Sins From The Past

As beginner pianists, a lot of what intermediate and advanced players so seems next to impossible to us. Maybe something like playing 4-note chords. Because it requires to stretch your fingers, and have the hand in the right shape to be able to hit the four notes at the same time. How to be successful learning it then? Get started.

In the piece Scarborough Fair, the left hand had to play 5–3–1 broken chord. That was simple enough. But then, in line 2, even though the notes were same, the fingering mentioned on the sheet was 5–4–2. Why? Because after that you needed to play one more note which you could using finger 1. This was obviously harder than just using 5–3–1 and so I chose to continue using the same fingering. To play the 4th note then, I would just move my hand and play the note with finger 1. Same result, right? Wrong!

Playing three notes and them moving the hand to get to the fourth lead to a break in the flow. I could not press the 4th note while I continued to de-press the 3rd one. This is why it was important to use the fingering mentioned in the sheet. There are times when there is an easy option available. But in this case, there was a right option and a wrong one. Also, I am not sure if the option that seemed easier was actually easy. Hand movements never are. It was just more familiar than the other one.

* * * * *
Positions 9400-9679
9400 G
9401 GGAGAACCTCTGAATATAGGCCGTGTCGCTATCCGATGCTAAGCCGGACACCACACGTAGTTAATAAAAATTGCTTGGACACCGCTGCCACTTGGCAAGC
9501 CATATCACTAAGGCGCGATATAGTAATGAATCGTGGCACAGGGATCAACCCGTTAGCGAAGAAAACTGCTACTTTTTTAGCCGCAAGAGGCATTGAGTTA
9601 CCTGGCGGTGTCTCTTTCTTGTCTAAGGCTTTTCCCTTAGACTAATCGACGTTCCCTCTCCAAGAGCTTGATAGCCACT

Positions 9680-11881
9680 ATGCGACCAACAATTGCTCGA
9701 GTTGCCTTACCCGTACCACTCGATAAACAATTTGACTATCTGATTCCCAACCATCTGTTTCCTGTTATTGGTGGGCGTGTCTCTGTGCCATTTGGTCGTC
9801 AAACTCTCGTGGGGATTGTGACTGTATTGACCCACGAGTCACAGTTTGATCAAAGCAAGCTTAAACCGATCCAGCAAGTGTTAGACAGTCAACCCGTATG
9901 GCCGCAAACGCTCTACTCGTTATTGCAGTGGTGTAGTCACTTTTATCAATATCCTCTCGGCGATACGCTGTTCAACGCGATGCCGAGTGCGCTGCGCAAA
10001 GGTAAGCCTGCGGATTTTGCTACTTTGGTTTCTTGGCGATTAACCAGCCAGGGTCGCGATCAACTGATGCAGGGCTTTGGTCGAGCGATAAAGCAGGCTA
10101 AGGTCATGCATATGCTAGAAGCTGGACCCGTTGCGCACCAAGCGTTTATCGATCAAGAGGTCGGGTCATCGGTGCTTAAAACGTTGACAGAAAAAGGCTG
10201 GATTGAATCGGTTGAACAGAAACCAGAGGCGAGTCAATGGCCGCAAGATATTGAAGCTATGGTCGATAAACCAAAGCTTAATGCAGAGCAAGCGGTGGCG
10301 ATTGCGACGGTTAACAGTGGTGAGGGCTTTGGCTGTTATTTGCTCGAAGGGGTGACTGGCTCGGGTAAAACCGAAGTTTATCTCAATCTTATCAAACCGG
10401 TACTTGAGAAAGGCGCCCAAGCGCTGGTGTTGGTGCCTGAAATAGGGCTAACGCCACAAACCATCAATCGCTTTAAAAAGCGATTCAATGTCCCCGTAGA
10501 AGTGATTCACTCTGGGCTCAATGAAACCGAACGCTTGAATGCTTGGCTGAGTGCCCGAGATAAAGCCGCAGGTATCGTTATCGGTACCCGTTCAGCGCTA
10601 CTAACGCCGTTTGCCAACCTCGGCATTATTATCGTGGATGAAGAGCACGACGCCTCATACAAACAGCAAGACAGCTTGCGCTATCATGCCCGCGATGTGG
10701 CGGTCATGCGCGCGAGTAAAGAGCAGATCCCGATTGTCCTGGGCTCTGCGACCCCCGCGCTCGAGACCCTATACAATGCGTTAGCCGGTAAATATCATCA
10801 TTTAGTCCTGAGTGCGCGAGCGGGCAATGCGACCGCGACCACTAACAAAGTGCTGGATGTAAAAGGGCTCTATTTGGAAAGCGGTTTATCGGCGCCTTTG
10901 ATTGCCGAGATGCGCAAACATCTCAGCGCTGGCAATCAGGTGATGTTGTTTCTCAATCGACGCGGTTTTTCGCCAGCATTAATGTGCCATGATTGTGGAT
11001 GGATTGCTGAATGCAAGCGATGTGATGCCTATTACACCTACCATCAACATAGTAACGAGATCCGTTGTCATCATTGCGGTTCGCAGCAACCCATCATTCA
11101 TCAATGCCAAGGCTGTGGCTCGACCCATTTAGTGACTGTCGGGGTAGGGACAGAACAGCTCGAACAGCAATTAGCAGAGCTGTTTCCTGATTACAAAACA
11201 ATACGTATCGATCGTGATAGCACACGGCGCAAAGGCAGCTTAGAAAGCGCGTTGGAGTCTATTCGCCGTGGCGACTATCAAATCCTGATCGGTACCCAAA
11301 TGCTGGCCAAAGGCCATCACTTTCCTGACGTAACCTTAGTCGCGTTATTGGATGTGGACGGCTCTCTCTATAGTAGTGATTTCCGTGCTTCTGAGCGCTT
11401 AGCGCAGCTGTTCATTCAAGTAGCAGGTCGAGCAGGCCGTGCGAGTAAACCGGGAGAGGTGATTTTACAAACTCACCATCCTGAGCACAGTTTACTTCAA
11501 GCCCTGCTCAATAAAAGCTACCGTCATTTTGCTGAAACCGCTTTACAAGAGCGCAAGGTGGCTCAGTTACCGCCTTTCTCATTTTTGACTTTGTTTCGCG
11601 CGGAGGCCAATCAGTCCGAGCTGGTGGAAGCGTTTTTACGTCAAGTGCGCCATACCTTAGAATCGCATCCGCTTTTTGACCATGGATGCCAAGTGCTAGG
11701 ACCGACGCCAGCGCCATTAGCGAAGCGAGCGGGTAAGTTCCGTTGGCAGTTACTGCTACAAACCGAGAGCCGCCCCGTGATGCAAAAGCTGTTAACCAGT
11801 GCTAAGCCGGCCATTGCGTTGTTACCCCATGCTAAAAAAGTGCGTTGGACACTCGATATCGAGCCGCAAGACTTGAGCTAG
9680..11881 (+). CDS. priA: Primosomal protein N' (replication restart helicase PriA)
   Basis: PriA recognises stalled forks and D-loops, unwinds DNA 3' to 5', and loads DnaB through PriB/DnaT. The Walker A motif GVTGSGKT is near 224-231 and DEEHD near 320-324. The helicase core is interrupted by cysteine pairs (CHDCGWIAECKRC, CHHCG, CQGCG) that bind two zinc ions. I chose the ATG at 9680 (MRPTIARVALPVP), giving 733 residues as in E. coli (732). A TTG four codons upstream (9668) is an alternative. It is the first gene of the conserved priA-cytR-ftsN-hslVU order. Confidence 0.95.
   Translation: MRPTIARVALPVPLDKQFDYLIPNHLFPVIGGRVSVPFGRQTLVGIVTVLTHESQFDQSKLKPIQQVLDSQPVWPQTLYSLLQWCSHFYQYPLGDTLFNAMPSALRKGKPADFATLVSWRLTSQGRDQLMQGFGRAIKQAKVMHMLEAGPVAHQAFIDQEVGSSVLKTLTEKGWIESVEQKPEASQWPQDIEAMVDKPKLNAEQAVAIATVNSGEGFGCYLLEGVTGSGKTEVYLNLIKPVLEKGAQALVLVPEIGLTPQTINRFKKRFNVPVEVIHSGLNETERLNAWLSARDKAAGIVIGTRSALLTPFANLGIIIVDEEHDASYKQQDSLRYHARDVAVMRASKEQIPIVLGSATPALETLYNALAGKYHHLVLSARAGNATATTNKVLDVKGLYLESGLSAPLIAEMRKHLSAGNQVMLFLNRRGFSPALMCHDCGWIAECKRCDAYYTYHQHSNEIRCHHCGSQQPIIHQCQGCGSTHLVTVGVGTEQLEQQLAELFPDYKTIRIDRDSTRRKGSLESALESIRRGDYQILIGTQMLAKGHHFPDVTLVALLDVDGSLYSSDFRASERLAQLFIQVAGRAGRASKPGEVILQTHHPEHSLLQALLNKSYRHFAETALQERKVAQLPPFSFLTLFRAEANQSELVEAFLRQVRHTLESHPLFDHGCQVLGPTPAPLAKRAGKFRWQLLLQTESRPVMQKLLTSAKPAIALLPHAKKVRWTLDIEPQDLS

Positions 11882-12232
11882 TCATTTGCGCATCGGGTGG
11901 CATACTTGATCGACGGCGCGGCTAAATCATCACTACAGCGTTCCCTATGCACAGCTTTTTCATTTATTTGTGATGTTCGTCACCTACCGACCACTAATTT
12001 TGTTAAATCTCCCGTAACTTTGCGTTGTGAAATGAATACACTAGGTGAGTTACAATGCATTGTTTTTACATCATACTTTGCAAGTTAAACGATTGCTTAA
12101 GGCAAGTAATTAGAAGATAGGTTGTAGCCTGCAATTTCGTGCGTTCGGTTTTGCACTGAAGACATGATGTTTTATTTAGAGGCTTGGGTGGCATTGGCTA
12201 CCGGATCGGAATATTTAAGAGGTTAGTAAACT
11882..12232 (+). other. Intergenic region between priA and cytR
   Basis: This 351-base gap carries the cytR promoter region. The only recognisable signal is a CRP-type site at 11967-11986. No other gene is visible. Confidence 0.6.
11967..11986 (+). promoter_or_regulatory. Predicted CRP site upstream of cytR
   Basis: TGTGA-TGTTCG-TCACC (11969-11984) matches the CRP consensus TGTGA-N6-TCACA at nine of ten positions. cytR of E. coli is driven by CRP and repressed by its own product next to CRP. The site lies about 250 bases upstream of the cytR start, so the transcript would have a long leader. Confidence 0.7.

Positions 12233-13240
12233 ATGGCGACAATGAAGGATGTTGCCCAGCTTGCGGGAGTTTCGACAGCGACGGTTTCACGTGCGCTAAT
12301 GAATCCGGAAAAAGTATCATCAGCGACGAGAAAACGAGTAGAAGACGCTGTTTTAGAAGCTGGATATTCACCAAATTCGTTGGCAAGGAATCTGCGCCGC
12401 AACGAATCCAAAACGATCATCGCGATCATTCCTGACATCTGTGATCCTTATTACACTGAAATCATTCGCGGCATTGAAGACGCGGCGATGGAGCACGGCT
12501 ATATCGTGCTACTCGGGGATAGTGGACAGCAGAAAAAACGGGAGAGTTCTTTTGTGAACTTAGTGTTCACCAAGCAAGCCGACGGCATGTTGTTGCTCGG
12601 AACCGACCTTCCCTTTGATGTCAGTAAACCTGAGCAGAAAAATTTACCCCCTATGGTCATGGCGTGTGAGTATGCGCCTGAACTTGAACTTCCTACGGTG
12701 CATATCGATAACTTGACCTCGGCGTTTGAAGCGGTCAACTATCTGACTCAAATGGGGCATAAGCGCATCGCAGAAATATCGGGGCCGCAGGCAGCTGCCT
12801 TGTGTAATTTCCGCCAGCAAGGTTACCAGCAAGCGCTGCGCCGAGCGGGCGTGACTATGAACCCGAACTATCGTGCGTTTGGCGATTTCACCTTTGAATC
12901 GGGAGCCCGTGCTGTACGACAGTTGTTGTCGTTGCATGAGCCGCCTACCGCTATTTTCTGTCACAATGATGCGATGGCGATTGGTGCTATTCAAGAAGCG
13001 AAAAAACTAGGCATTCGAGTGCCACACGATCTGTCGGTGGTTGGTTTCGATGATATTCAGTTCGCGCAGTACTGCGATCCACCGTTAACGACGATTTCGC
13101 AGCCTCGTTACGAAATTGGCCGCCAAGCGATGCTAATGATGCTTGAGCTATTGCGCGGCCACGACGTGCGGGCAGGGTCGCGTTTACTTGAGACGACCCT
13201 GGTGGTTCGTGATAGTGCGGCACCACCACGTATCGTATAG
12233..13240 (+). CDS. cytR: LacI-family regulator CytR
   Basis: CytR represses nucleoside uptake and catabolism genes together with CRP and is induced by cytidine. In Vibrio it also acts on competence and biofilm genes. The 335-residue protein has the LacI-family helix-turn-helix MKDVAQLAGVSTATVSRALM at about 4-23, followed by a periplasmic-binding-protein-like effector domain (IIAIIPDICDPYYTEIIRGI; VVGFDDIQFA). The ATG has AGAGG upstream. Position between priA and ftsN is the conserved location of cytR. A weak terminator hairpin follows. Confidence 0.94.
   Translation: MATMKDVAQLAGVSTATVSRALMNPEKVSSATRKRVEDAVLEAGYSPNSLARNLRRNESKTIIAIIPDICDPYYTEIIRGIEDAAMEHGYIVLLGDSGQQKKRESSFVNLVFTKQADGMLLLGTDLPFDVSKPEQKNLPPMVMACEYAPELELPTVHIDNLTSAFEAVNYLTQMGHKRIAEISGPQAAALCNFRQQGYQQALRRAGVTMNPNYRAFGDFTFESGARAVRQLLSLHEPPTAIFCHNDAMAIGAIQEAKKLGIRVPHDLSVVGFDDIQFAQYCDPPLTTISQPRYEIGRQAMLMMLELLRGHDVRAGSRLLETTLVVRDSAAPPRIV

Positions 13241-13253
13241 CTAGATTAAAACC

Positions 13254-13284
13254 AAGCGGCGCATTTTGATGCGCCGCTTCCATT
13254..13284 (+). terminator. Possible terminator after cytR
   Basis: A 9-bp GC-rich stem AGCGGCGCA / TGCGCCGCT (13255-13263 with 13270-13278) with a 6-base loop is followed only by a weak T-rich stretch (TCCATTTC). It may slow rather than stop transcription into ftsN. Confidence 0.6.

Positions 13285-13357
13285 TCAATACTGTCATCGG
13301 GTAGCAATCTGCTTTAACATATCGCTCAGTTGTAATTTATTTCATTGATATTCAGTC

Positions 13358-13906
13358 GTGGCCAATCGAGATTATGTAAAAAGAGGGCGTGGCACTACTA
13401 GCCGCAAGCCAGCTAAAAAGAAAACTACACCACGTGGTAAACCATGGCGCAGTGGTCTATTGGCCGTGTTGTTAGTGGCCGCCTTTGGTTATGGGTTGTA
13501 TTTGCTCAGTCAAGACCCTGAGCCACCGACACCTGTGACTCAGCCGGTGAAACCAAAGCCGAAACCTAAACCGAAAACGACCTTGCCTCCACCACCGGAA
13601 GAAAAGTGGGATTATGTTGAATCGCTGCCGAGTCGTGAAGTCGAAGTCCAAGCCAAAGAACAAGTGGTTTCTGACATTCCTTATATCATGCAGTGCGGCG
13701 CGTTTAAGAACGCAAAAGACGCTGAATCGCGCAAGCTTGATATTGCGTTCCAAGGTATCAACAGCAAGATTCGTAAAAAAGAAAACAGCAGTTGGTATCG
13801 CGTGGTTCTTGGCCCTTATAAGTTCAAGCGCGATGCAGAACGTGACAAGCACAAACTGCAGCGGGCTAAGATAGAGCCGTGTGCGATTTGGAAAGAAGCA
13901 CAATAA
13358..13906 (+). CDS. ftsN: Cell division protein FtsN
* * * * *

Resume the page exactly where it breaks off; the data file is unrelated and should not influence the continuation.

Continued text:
So yesterday I set out to fix the fingering. I spent a lot of time playing the same two lines again and again so that I can unlearn and relearn. Even now, if I am not paying attention, my hand plays 5–3–1. I need to practice until 5–4–2 becomes automatic.

Its important to recognise one’s mistakes and take corrective action. I am glad that I am doing it. Hopefully the output would be a nicer sounding recording and some new skill development.

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